It doesn't have identity either, which you can illustrate with another counter-example:

public void ThrowHasNoIdentity()
    // Find all identity candidates for Rock
    var rockIdentities =
        from e in Rps.All
        where Rps.Throw(e, Rps.Rock) == Rps.Rock
           && Rps.Throw(Rps.Rock, e) == Rps.Rock
        select e;
    // Narrow for Paper
    var paperIdentities =
        from e in rockIdentities
        where Rps.Throw(e, Rps.Paper) == Rps.Paper
           && Rps.Throw(Rps.Paper, e) == Rps.Paper
        select e;
    // None of those candidates are the identity for Scissors
    var scissorIdentities =
        from e in paperIdentities
        where Rps.Throw(e, Rps.Scissors) == Rps.Scissors
           && Rps.Throw(Rps.Scissors, e) == Rps.Scissors
        select e;

First, you use Rps.All to find all the values that behave as an identity element for Rps.Rock. Recall that the identity is an element that doesn't change the input. In other words it's a value that when combined with Rps.Rock in Throw still returns Rps.Rock. There are two values that fulfil that property: Rps.Rock and Rps.Scissors. Those are the two values contained in rockIdentities.

In order to be an identity, the value must behave as a neutral element for all possible values, so next, filter rockIdentities to find those elements that also behave as identities for Rps.Paper. Between Rps.Rock and Rps.Scissors, only Rps.Rock behaves like an identity for Rps.Paper, so paperIdentities is a collection containing only the single value Rps.Rock.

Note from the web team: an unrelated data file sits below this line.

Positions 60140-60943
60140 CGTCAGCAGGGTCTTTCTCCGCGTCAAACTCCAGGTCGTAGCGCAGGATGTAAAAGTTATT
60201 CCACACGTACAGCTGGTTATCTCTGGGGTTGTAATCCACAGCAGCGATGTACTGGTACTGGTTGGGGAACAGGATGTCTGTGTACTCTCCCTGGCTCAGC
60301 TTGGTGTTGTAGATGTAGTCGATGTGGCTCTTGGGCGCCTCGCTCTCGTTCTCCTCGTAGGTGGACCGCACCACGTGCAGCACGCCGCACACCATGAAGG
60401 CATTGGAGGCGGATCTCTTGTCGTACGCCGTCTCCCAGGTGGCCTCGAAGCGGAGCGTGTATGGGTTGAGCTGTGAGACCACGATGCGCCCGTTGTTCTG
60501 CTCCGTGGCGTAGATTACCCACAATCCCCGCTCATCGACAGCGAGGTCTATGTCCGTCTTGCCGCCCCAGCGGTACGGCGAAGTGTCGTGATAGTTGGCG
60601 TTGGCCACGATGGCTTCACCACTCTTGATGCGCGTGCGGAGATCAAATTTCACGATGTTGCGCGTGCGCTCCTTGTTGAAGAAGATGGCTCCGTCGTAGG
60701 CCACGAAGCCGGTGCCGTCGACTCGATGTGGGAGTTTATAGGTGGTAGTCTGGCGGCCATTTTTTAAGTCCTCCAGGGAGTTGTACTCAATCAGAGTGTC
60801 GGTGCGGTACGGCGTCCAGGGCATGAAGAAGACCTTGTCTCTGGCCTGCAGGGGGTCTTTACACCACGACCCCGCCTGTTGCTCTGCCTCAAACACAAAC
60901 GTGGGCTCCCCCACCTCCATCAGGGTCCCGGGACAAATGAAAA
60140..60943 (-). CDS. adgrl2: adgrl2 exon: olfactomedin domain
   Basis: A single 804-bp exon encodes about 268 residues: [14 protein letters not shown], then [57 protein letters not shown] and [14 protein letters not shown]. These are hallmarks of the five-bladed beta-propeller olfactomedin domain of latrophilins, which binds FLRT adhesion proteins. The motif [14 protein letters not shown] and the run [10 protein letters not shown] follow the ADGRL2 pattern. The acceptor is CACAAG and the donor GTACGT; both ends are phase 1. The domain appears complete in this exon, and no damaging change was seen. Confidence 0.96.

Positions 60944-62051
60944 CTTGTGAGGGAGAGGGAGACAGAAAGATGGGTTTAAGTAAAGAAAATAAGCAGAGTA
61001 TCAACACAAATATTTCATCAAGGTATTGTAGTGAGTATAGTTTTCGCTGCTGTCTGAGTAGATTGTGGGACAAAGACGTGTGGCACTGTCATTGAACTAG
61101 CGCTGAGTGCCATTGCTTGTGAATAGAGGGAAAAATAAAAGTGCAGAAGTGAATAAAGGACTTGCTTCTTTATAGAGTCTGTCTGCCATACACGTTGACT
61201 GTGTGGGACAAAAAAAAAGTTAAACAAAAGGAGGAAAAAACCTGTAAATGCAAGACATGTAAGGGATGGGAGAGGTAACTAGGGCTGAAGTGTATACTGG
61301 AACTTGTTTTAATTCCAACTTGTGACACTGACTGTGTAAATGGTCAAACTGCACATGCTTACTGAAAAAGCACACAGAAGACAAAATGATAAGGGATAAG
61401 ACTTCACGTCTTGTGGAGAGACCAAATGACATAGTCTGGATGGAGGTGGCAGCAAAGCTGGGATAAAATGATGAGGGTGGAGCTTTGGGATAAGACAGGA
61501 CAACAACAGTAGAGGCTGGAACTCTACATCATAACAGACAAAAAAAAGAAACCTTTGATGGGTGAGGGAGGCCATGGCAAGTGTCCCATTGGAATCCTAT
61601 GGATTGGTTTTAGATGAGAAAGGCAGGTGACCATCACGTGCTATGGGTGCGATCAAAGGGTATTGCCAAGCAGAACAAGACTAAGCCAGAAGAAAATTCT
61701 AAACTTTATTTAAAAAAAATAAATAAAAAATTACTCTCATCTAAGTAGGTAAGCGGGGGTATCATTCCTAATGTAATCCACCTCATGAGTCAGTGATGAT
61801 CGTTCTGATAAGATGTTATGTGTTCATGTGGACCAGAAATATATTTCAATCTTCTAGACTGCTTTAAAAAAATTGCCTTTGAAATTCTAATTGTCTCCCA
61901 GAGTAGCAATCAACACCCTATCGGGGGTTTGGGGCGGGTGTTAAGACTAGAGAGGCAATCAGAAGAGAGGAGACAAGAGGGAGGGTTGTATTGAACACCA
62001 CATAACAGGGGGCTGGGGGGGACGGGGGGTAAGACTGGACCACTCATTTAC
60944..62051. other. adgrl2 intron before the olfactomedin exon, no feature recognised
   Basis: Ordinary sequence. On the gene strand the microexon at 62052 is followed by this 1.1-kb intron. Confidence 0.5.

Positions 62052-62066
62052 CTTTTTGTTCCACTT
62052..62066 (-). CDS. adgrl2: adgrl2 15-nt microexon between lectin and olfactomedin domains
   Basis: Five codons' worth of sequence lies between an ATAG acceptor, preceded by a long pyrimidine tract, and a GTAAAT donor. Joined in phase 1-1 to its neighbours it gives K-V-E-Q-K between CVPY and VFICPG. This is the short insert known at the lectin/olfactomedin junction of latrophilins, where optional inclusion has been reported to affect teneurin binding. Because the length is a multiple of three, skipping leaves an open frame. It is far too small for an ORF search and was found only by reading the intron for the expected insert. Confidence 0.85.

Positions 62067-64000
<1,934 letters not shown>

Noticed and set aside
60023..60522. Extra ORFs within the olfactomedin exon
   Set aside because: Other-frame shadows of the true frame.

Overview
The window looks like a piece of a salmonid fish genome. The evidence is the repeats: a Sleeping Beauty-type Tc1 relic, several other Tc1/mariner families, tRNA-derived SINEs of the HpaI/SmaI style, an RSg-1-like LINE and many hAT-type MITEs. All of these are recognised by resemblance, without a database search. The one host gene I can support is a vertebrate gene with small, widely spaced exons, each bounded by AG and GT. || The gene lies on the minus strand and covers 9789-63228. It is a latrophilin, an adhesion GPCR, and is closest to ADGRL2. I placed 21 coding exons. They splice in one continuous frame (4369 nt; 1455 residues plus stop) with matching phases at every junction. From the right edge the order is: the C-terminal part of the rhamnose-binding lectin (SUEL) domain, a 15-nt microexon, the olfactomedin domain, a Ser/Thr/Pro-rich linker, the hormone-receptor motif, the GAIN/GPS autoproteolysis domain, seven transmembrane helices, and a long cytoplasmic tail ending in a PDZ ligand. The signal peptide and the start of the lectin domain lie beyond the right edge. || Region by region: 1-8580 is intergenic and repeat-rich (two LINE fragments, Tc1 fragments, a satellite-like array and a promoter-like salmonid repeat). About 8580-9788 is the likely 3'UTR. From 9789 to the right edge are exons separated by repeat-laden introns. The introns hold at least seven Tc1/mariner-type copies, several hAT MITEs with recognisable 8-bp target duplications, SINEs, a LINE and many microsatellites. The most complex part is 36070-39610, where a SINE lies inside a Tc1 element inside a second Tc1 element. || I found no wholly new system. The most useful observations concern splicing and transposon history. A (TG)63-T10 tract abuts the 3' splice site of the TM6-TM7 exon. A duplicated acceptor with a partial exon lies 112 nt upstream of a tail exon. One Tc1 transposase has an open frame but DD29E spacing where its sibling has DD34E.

Is Rps.Rock an identity for Rps.Scissors, then? It's not. scissorIdentities is empty. There's no element in Rps.All that acts an identity for all values in Rps.All. Therefore, by brute force, the test ThrowHasNoIdentity demonstrates (as it says on the tin) that throw has no identity.

Commutativity #

While Throw is neither associative, invertible, nor has identity, it does have at least one property: it's commutative. This means that the order of the input values doesn't matter. In other words, for any two Rps values x and y, this assertion always passes:

    Rps.Throw(x, y),
    Rps.Throw(y, x));

Since Rps.Throw(x, y) is equal to Rps.Throw(y, x), Throw is commutative.

Summary #

The Rock Paper Scissors Throw operation is a commutative magma, but while, for example, we call an associative magma a semigroup, there's no fancy word for a commutative magma.

Next: Colour-mixing magma.

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Thursday, 28 December 2017 11:22:00 UTC


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Published: Thursday, 28 December 2017 11:22:00 UTC